Children playing football at the SOS Children's Villages playing field in Bujumbura, Burundi
Bujumbura is the capital city and main port of Burundi and ships most of the country's chief export, coffee, as well as cotton, skins, and tin ore.
I wanted to find out more about the area of Bujumbura in Burundi. I looked at Wikipedia and found: "The city center is a colonial town with a large market, the national stadium, a large mosque, and the cathedral for the Archdiocese of Bujumbura. Museums in the city include the Burundi Museum of Life and the Burundi Geological Museum. Other nearby attractions include the Rusizi National Park, the Livingstone-Stanley Monument at Mugere (where David Livingstone and Henry Morton Stanley visited 14 days after their first historic meeting at Ujiji in Tanzania), the presidential palace and the source of the southernmost tributary of the Nile, described locally as the source of the Nile.
Ferries sail from Bujumbura to Kigoma in Tanzania, while the city is also home to the Bujumbura International Airport and the University of Burundi.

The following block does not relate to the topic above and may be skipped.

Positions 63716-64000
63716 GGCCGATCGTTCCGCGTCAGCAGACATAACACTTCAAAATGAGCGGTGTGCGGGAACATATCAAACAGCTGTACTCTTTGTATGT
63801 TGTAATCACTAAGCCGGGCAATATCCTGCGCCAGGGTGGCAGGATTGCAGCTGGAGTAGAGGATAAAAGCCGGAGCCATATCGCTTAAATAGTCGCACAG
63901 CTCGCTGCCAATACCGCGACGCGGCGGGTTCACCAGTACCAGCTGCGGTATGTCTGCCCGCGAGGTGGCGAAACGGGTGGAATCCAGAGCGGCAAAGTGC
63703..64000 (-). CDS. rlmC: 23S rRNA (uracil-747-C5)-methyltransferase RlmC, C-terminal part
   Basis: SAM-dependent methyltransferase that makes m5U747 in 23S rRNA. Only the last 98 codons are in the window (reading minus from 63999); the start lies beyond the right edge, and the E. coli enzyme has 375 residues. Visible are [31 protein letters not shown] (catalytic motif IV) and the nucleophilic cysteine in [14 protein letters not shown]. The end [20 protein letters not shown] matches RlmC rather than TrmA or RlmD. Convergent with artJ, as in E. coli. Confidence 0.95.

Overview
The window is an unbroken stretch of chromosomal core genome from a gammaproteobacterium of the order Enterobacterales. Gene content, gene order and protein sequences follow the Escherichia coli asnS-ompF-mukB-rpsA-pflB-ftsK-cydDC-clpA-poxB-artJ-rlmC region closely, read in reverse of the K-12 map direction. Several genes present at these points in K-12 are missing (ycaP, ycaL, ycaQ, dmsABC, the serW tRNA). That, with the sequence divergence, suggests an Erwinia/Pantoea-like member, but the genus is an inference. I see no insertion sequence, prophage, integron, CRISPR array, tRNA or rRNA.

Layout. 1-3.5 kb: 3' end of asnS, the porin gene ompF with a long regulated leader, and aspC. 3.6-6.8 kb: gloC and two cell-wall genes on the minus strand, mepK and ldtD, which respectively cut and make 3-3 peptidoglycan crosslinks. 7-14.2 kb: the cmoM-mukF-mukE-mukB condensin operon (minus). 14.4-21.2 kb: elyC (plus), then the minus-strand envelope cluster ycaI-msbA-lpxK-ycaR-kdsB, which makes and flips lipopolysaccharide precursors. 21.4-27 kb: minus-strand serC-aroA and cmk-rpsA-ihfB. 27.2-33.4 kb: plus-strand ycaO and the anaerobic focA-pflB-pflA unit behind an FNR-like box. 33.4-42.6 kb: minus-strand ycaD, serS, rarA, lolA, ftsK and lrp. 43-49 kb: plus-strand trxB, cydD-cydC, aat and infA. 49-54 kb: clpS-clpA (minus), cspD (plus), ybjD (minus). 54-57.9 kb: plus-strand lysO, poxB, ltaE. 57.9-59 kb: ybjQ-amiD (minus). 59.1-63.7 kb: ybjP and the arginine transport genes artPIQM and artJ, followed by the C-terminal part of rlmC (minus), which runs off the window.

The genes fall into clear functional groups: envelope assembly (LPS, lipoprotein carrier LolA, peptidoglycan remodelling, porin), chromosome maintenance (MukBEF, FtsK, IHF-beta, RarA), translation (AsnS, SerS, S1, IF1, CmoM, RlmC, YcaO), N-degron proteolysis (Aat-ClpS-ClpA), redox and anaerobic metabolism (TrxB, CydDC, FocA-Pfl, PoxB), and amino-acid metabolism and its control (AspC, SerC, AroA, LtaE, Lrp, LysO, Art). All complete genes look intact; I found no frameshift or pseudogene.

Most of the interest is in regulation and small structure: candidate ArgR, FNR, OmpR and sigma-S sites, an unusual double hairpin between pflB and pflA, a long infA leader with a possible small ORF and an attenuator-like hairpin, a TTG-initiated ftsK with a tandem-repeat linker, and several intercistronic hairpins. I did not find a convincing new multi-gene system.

Bujumbura grew from a small village after it became a military post in German East Africa in 1889. After World War I it was made the administrative center of the Belgian League of Nations mandate of Ruanda-Urundi. The city's name was changed from Usumbura to Bujumbura when Burundi became independent in 1962. Since independence, Bujumbura has been the scene of frequent fighting between the country's two main ethnic groups, with Hutu militias opposing the Tutsi-dominated Burundi army.
Bujumbura is governed by a community council and community administrator. It is further divided into 13 communes, or neighborhoods, each with its own neighborhood council and neighborhood boss.
It is also its own province, the Bujumbura Mairie Province."